Socialist Worker

Cabin crew worker: 'Why I'm voting against BA's offer'

by a British Airways cabin crew worker
Issue No. 2253

“It’s hard working at British Airways at the moment. Crew are scared to talk to each other because someone could report them to management for saying the wrong thing. Then they might be suspended.

BA gave its heads of departments percentages of people they had to send to volunteer and work as cabin crew.

People get very upset having to work with volunteers. They are a threat to our jobs.

The offer lets the volunteers carry on doing our work.

One volunteer who usually worked in IT was on £50,000 a year. Last year I took home £19,000. Yet we are told we're earning too much.

Some think volunteering will further their career. But it won't – BA will be after their salaries next. And I know some of them have gone back to their desk jobs to find there isn't a job left for them.

I think the latest deal is appalling. I don’t understand why our union reps want a yes vote. A lot of my friends usually say that we should do what the union says. But they’re looking at the deal and asking, why should we say yes to this? What are we getting out of it?

And a lot of crew think that, if we can get more, then we should be fighting for it.

Contractual

The main things people are worried about is pay and job security. Lots of people are saying that nothing in the deal is legally binding or contractual. It’s just an agreement.

We could all sign it and BA could then rip it up. I’m on short haul. The new deal introduces a scheme that’s meant to protect our earnings. It promises a minimum payment. But the difference between those in long haul and short haul is thousands of pounds.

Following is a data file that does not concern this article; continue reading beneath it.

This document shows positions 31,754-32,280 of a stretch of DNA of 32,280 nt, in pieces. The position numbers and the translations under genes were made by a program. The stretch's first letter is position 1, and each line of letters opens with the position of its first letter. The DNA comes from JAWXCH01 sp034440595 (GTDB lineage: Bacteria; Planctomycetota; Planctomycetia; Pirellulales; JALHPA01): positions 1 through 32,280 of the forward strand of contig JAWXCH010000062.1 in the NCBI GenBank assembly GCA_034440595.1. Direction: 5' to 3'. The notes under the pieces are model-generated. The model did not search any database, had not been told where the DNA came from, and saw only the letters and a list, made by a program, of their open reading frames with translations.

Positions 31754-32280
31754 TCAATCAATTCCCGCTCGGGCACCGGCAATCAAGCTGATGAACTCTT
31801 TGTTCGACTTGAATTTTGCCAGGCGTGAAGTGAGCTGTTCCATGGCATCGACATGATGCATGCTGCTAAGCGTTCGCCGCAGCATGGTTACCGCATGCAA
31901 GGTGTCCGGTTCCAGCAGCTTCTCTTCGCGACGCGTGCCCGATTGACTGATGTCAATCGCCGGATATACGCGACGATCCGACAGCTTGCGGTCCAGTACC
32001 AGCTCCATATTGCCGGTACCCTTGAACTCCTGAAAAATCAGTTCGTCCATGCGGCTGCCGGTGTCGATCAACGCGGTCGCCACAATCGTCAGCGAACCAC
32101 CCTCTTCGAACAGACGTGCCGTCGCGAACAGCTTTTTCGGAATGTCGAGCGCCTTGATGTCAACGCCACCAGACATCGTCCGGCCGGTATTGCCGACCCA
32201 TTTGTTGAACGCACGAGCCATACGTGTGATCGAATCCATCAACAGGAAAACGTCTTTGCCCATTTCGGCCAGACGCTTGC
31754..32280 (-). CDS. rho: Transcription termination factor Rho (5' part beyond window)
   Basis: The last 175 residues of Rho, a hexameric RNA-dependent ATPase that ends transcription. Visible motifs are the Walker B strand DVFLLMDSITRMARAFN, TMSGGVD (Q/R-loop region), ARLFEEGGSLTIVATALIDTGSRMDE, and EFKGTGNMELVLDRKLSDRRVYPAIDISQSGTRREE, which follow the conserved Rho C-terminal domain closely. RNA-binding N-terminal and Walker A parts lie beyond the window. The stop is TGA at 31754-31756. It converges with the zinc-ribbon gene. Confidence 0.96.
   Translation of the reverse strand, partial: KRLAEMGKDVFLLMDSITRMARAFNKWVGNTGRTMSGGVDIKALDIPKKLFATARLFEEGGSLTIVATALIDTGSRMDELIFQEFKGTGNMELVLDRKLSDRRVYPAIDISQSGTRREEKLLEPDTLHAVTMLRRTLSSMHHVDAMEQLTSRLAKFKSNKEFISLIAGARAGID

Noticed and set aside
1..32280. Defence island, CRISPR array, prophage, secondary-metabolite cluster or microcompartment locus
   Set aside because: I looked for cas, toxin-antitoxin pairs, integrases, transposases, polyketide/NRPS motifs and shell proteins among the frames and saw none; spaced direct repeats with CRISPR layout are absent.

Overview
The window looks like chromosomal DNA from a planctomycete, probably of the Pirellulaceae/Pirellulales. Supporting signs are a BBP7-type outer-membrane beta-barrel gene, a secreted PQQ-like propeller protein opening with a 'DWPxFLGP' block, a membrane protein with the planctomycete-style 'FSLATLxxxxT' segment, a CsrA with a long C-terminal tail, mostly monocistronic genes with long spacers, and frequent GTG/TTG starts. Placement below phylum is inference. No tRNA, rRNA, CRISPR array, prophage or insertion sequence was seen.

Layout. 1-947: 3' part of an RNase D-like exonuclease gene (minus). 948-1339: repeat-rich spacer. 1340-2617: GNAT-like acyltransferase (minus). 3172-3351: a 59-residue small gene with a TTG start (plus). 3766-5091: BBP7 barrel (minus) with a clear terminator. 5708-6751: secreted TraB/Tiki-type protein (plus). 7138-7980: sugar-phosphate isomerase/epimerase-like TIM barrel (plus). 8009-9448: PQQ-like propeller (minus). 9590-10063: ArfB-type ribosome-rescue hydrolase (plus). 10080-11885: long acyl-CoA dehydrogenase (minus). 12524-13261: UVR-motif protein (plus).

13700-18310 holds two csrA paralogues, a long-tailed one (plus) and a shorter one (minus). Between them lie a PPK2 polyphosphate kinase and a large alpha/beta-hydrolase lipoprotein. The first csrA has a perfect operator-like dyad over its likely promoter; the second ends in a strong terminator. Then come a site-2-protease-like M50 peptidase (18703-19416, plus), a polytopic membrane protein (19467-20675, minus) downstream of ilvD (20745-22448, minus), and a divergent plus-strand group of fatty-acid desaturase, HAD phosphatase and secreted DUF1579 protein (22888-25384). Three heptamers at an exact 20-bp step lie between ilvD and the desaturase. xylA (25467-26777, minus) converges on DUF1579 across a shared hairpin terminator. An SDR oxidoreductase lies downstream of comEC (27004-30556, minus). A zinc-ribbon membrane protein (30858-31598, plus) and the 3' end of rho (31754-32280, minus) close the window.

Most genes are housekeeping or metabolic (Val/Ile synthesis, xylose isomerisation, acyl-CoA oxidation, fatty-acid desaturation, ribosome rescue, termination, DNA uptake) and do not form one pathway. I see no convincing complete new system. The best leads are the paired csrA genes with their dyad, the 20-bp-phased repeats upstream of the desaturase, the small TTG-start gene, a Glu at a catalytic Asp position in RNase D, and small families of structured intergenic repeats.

The deal accepts that BA’s mixed fleet will continue—a fleet where BA employs people on less pay and worse conditions. In a few years BA bosses could say: we don’t need any more short haul staff.

They’ll get more people in mixed fleet, and we’ll be done.

Cabin crew were united when we struck. But then the union wouldn’t call strikes. I think Unite has messed up massively.

I think that there will be a higher no vote than the union expects. There’s a lot of bitterness, some of it towards the union leaders.

Communication between Unite and crew is non-existent. I’ve received more ballot papers than I have any other communication from Unite during this dispute.

I want to know what they are doing to protect my future.

Some reps say that at least BA hasn’t smashed the union.

That’s true. But I worry about what will happen to our union in the future if this deal goes through. BA always says the deal is final. But every time we stand up to them we can make them move a little bit.

We need to make them move a lot. That’s why I’m voting no.”


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